Feeling overloaded with BlackBerry news and rumors? We know the feeling. We hear new things almost every day, and it can be tough to keep up with it all. that’s why we’re bringing you BlackBerry News from the Wire every Thursday.
We’ll catch you up on everything ‘Berry that happened over the course of the week. Not only that, but we’ll rank ‘em by importance, so you can more easily skim the items and read the ones of most significance. If you only have time to read one article, for instance, you might want to head down to our 5-star section. It’s All the BlackBerry News Fit to Geek.
T-Mobile announces BlackBerry Curve 8900
You’ve heard this already, no? Earlier this week T-Mobile announced that they will carry the BlackBerry Curve 8900 beginning in February. The latest rumors have this at February 11, which replaced the old rumor of February 18. Good news for T-Mo subscribers. We basically know the deal on this killer device already: 3.2 megapixel camera, Wi-Fi, GPS, and a high-res display. It’s billed as the thinnest BlackBerry to date, which good news if you carry your phone in your pocket. I didn’t see a price on it, but I’m guessing between $150 and $200 after rebates and contract.
Sprint eyeing CDMA Bold release this quarter
One of the most disappointing aspects of RIM — at least for us using Verizon, Alltel, Sprint, US Cellular, etc. — is that they typically do not innovate for the CDMA platform. This is understandable, since most of the world runs on GSM. CDMA releases are always behind, and that is no exception with the Bold. Ah, but there’s been a recent development. Looks like Sprint is looking to release the CDMA Bold in the first quarter 2009. This went under the code name Niagra, and has been long-rumored. The specs are pretty much the same as the Bold, down to the Wi-Fi, which is a strange addition for a CDMA phone. You have to imagine that Verizon will cripple it once it picks up the device.
BlackBerry users addicted to Twitter
Okay, so plenty of people are addicted to Twitter, the service that wants you to answer the question, what are you doing? We’ve talked about the TwitterBerry application before, noting the good and the bad. A recent survey has it ranked as having the most Tweets per user of any Twitter client. It still loses out to clients like TweetDeck in terms of percentage of users, but those who use TwitterBerry tweet up a storm.
Orange to drop BlackBerry bold for good?
Back in September, we discussed UK carrier Orange dropping the BlackBerry Bold because of software issues — presumably the same software issues that kept the device off AT&T shelves until November. Now, due to “ongoing technical issues,” Orange might permanently remove the Bold from its lineup. That’s not good news for RIM. Orange is seeing more returns than normal with the Bold, which is probably why they’re making this decision. It’s not official yet, at least as far as I can tell, but it could happen in the coming weeks.
Obama doesn’t want to give up BlackBerry
President Elect Barak Obama is a noted BlackBerry addict. During his campaign this fall he was photographed many times while holding the devices, sometimes while using it. Just after his election we found out that he might have to give up the device once sworn into office. This week, he said that he’s still fighting to keep his BlackBerry. Says the soon-to-be president: “I’m still clinging to my BlackBerry. They’re going to pry it out of my hands.” Security and legal issues are at the heart of the matter, and in the end Mr. Obama might not have a say in the matter.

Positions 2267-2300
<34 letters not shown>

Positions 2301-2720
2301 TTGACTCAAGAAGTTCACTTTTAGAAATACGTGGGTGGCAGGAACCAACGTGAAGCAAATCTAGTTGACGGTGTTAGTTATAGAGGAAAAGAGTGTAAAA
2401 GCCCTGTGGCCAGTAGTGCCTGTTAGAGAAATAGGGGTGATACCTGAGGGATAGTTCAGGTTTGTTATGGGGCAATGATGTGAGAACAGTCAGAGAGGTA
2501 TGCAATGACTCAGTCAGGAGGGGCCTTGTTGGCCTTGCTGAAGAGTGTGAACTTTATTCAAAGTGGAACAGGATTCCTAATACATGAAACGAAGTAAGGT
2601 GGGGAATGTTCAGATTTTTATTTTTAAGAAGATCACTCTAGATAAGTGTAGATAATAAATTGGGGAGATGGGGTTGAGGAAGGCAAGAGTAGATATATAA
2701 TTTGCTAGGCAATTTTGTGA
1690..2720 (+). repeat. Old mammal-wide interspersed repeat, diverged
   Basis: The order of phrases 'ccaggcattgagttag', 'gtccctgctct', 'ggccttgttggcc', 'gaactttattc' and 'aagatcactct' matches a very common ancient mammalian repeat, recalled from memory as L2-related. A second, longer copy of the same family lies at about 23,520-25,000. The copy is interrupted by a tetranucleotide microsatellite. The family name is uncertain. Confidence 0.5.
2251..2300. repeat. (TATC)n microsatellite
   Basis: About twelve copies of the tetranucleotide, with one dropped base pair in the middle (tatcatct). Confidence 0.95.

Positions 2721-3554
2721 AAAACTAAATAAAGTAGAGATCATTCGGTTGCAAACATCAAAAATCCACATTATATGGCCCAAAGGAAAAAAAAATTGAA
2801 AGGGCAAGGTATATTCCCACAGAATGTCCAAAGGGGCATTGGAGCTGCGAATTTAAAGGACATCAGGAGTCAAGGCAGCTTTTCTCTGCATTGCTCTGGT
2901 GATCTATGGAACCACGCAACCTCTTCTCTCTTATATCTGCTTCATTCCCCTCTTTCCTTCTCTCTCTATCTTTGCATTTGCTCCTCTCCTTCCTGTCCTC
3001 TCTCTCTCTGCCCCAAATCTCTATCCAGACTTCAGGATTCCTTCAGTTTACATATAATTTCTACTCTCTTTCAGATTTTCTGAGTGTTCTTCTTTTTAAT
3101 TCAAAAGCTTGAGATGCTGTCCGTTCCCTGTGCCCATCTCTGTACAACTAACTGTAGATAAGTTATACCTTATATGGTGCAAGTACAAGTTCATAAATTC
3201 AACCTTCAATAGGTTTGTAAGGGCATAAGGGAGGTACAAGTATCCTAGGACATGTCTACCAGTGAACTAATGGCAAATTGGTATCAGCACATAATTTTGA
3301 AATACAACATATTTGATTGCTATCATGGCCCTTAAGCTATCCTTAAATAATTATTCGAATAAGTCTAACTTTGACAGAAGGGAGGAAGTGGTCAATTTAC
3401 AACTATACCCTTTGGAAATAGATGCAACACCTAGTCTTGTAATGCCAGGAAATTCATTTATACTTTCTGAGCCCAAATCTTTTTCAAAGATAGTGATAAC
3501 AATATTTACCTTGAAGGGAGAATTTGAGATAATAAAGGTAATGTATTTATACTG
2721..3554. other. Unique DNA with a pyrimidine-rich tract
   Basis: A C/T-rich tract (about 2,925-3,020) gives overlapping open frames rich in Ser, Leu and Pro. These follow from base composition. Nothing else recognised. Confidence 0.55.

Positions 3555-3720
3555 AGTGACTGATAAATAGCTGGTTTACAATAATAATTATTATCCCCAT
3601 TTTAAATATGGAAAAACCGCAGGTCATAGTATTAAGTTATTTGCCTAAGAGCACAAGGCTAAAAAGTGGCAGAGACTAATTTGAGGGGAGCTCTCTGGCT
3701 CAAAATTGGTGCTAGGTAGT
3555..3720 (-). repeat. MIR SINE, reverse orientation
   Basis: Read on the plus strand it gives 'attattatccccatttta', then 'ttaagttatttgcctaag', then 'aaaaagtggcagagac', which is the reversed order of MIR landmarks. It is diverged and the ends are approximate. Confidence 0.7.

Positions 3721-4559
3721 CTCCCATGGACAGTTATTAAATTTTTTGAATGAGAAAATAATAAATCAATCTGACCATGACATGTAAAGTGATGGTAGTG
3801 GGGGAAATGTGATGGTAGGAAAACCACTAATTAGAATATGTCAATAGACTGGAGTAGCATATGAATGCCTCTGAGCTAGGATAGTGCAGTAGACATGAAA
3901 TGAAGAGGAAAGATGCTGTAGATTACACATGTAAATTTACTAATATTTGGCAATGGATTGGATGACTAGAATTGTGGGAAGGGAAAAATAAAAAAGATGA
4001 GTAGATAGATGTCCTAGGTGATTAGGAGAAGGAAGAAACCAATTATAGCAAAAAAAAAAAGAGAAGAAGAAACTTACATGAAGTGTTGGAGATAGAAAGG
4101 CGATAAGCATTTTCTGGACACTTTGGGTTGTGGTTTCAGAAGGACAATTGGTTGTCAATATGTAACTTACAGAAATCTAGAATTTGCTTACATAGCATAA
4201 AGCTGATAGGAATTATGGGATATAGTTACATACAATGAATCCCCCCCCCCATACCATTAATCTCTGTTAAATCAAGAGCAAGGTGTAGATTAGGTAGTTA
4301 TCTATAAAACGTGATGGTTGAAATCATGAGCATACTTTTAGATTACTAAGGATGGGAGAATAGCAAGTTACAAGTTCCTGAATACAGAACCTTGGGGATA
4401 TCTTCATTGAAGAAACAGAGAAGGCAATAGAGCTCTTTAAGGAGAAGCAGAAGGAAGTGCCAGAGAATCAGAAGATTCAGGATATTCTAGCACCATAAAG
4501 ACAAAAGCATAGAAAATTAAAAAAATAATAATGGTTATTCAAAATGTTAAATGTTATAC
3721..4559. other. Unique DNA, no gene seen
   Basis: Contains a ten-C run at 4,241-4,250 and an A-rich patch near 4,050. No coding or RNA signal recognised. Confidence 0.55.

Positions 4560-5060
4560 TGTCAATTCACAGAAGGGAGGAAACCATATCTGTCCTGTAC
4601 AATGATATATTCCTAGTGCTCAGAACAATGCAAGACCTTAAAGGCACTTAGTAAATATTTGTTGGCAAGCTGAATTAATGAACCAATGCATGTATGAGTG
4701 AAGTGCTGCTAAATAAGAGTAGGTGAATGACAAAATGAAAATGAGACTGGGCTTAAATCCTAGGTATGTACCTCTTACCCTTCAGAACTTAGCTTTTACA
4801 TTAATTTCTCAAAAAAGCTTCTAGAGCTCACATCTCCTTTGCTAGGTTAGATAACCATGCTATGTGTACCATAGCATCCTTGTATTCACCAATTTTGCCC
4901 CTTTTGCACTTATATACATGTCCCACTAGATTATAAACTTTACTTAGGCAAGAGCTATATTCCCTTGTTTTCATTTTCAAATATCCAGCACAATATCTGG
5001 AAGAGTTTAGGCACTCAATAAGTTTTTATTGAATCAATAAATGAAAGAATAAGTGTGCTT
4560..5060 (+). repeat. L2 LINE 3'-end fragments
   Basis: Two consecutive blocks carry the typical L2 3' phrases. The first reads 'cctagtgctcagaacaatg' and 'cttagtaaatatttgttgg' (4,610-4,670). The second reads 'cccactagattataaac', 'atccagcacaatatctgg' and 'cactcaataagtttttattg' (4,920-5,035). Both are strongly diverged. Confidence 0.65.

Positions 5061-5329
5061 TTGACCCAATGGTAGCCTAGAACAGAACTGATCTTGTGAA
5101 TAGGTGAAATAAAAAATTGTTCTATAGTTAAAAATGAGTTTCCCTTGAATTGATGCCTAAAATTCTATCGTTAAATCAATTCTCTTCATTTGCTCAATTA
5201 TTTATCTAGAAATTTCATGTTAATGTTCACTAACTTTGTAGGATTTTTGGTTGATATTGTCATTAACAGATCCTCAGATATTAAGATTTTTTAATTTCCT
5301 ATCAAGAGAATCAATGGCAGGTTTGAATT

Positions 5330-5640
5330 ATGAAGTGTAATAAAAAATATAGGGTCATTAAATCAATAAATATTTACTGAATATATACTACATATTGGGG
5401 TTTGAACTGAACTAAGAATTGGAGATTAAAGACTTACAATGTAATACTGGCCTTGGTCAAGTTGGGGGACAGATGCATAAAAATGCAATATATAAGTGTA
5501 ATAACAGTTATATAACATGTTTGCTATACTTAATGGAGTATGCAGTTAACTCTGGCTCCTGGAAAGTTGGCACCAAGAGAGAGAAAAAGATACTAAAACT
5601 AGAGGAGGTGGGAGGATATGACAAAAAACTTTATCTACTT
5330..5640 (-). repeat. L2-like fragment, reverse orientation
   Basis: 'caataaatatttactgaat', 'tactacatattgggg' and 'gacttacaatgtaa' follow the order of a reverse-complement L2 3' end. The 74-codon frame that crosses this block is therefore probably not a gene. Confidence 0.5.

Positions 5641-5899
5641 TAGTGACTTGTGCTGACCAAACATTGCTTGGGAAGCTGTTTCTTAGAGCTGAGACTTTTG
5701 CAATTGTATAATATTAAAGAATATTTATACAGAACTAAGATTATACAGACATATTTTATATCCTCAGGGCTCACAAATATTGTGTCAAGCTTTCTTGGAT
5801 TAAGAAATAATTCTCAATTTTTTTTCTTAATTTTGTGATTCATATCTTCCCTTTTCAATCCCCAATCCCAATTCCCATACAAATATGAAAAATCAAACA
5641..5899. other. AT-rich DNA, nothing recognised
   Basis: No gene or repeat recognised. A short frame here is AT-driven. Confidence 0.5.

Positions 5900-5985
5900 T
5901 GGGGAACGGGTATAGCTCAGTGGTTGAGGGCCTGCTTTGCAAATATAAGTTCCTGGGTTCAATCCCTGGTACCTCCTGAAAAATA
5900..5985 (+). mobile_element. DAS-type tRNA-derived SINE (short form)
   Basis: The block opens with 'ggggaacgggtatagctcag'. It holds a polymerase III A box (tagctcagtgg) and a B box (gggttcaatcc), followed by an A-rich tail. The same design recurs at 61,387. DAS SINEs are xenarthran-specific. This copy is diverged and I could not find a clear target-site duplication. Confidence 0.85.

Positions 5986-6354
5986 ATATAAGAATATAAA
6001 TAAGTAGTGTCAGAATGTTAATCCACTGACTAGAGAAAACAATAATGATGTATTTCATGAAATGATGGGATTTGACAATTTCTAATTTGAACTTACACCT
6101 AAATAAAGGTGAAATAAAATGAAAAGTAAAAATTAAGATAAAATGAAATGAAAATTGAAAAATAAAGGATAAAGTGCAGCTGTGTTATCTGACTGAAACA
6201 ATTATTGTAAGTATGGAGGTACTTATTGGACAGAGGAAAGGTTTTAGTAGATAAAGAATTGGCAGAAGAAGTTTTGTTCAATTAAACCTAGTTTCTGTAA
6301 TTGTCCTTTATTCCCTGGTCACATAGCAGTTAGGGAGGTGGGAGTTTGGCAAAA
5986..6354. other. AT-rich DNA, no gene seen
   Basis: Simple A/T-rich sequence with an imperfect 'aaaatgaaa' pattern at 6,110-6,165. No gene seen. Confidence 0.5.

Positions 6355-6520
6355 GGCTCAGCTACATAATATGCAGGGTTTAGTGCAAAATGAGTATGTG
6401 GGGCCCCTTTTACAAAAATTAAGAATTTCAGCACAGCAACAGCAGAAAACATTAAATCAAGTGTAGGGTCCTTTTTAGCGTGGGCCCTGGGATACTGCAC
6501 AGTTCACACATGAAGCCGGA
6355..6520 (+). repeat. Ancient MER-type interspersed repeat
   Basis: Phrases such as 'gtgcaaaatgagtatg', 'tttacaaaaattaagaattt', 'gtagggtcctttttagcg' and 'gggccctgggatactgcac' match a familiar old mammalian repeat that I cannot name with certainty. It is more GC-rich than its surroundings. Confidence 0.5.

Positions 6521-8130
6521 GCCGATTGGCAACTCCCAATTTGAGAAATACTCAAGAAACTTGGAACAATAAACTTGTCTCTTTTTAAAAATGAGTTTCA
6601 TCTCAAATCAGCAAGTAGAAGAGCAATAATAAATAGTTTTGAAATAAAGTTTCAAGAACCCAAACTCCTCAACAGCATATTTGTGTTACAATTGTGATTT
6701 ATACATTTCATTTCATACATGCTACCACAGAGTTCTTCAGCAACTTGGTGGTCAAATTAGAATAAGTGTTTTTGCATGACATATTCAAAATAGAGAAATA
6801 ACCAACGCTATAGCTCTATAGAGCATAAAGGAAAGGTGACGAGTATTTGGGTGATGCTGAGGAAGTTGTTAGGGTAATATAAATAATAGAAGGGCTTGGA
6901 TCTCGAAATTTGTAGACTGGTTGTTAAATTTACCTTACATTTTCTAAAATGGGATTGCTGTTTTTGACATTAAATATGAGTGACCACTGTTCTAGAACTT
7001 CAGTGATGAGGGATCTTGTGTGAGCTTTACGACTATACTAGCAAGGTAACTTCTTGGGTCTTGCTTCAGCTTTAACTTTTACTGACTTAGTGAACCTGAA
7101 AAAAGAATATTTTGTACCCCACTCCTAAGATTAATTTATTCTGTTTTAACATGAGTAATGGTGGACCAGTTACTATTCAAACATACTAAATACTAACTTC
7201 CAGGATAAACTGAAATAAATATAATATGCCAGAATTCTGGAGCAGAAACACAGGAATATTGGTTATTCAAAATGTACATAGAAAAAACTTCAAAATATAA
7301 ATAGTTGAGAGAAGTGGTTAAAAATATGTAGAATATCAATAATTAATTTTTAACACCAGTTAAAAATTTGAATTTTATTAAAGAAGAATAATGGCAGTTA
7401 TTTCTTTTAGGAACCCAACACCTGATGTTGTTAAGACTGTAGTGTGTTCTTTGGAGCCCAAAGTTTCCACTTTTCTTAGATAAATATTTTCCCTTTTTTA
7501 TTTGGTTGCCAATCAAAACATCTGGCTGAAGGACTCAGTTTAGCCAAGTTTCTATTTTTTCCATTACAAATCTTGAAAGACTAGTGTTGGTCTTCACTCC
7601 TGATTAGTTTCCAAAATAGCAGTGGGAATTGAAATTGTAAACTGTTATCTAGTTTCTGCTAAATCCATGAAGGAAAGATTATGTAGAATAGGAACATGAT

Four reasons why the BlackBerry Storm doesn’t suck
We’ve seen plenty of reactions to the BlackBerry Storm since its November release. Some are rave reviews, some tepid, and some are downright scathing. Brian Jackson of IT Business picks out four reasons why the Storm doesn’t suck. Good for him. He notes some misconceptions, like that the keyboard is tough to type on (it’s not; I actually love the keyboard). Worth a read if you’re on the fence about a Storm purchase.
Lazaridis speaks about Application Center
We haven’t heard much about the BlackBerry Application Center lately. This was announced at the BlackBerry Developer Conference, but hasn’t gained much attention since. BlackBerry Cool finds some quotes by RIM co-CEO Mike Lazaridis about the Application Center. Check it out of you’re psyched about it like most of us are.
AT&T upsets BlackBerry users
Unless you have a Bold, your AT&T BlackBerry is running on the company’s 2G network. AT&T has been pushing 3G for quite some time now, and have made a drastic change for non-3G users. They’ve moved 2G to a different spectrum, one not nearly as optimal for getting reception indoors, and which doesn’t offer nearly the signal strength of the old band (850 MHz). If you’re within the 30-day return period, you might want to consider exercising your right to a refund. You can also call and complain, which might prompt AT&T to compensate you. I’d even recommend trying to get them to cancel your contract.
Push to Talk for your BlackBerry. HipVoice is a service that leverages data transfers to create a push to talk network. Check it out.
Confirm email delivery. Just a quick tip on read receipts and send confirmations.
Total cost of a BlackBerry. Including data charges, messaging plan, insurance…the whole shebang. A commenter notes that this doesn’t take into consideration the phone subsidy or what you would have paid otherwise. That’s fair. Still, this the gross cost of your service over a two-year term.
Re-install BlackBerry Messenger. In case you goofed and deleted it.
Watching video podcasts on your BlackBerry. Hint: You’ll need a PC. Hopefully that changes soon.
Windows Live Messenger on your BlackBerry. No description needed, really.